Drone Jammers – a problem?


A recent article in Make Magazine described how to make a drone jammer using a Raspberry Pi and a DIY cantenna.  The jammer in the article, while illegal to use, is unlikely to work because of the low power of the Pi WiFi.

In order to disrupt the control of a drone you have to overwhelm the flight control receiver in the aircraft with a really strong signal. (The technical term to Google is “desense”). If just transmitting on the same frequency were enough to disrupt communications, then can you explain how hundreds of teenagers at a concert can use their cellphones to tweet about the entertainment, all on the same cellphone frequency bands. The microwave control link used in drones is that robust.

The aim with the cantenna in this article has to be very precise, and you have to be closer to the aircraft than the controller. As soon as the aim from the cantena is off by a few degrees, the controller resumes control.

Most drones that use a 2.4 GHz control link have to lose the signal for a preset time before deciding that it needs to go into a failsafe mode. Usually one or two seconds. This accommodates the occasional signal dropout that is normal in controller-aircraft links. It’s not unlike listening to a weak FM radio station in your car that is occasionally interrupted with a burst of static.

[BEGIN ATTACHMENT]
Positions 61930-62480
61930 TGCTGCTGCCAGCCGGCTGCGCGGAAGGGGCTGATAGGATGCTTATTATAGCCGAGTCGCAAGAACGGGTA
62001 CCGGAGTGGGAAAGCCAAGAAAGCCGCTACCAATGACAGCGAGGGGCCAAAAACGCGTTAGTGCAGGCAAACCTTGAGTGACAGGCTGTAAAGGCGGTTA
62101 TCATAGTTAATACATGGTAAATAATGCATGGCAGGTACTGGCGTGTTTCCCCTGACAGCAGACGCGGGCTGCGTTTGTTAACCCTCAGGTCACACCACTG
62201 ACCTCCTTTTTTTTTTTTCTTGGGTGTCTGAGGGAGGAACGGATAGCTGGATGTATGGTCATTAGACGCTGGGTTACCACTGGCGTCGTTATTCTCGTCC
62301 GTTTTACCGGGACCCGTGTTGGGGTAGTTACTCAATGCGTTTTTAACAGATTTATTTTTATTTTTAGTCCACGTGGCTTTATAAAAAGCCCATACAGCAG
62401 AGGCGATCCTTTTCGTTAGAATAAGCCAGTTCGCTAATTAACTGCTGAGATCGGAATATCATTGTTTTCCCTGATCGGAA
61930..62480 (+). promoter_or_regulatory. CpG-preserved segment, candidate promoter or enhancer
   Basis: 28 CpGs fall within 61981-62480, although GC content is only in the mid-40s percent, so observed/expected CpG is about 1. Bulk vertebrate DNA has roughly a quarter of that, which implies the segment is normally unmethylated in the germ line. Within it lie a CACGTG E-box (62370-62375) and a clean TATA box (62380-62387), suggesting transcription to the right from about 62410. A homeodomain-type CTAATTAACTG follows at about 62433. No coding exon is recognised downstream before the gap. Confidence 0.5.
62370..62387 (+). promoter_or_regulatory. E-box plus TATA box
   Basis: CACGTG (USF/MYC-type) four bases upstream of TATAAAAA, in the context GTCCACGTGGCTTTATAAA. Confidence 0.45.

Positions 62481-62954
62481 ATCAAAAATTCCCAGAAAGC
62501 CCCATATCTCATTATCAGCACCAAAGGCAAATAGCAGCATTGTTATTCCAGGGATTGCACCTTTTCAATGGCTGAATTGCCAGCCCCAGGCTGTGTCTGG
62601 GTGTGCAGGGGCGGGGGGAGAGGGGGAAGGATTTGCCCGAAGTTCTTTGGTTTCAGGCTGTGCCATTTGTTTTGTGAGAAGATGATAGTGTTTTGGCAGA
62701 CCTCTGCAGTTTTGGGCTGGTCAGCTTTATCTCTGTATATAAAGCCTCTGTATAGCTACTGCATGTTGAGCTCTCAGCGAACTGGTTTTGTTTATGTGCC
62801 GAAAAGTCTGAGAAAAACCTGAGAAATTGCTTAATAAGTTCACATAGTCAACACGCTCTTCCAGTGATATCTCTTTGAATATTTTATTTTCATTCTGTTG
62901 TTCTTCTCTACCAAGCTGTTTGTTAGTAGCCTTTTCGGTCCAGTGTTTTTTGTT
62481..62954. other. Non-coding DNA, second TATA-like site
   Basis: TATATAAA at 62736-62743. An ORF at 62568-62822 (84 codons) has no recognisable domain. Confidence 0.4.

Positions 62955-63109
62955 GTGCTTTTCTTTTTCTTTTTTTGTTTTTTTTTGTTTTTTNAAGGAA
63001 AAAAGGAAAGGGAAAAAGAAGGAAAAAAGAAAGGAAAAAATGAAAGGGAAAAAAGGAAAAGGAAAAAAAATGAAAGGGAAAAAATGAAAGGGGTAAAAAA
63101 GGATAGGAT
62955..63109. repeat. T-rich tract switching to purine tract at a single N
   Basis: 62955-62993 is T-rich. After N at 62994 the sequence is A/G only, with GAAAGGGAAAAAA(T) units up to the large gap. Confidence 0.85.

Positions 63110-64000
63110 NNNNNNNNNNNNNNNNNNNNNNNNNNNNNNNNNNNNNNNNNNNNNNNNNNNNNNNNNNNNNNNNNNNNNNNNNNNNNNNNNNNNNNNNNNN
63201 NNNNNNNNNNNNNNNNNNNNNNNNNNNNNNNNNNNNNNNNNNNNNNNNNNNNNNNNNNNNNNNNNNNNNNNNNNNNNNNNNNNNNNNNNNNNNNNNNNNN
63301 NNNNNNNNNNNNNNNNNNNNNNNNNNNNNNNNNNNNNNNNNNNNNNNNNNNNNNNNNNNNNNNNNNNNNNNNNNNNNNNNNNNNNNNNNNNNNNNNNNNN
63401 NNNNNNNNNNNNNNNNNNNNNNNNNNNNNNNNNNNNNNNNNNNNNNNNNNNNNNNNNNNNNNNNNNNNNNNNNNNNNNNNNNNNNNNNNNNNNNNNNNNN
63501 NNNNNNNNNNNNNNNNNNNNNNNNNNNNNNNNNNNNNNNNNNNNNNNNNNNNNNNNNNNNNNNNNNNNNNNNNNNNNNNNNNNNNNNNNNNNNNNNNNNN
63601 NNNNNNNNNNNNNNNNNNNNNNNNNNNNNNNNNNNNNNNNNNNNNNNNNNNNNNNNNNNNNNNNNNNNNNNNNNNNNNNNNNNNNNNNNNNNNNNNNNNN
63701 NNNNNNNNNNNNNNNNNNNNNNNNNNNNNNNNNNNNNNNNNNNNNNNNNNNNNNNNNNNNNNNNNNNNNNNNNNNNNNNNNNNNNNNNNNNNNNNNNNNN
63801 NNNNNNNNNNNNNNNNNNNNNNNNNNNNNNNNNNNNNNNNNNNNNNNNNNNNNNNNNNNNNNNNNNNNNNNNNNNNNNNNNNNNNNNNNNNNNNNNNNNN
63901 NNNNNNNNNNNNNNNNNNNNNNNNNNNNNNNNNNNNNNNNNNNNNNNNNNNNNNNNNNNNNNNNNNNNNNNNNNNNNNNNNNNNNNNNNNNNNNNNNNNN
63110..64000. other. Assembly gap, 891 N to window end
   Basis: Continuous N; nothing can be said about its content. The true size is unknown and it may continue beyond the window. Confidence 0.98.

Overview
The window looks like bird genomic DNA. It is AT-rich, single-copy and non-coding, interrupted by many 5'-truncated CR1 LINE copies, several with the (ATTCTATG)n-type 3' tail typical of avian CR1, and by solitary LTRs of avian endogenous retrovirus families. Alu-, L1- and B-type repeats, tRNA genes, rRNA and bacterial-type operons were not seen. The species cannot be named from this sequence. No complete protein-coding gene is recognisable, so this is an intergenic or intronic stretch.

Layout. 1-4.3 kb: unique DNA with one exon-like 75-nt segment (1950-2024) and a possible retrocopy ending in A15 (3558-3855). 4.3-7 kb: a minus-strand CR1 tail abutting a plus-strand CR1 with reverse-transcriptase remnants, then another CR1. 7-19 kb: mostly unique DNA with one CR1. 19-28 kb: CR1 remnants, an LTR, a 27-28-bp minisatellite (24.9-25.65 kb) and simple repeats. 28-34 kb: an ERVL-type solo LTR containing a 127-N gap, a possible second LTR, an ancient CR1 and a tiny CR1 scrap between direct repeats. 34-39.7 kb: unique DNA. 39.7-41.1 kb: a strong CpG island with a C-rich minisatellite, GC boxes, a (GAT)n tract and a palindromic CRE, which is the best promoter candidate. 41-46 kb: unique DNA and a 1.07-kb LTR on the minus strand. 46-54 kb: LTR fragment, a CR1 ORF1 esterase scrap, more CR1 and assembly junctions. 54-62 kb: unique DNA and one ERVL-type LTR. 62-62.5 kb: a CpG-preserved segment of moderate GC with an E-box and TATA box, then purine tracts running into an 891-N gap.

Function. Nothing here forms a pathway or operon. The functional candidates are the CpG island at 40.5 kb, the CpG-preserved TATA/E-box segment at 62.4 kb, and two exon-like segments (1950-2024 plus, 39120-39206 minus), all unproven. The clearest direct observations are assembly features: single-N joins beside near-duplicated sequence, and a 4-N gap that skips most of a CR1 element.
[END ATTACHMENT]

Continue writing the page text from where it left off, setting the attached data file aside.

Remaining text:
If the aircraft is flying a pre-programmed route, such as in a land survey flight, the aircraft is not depending on maintaining a control link. It will continue to fly the programmed route even if the controller is switched off.

As with most other “anti drone” technology, besides being illegal to use, it’s unlikely to work except in very controlled conditions and with a very small subset of drones.

Notwithstanding that interfering with an aircraft in flight is a federal offense (18 U.S. Code § 32), there will always be venture capital money to throw at a non-existent problem.

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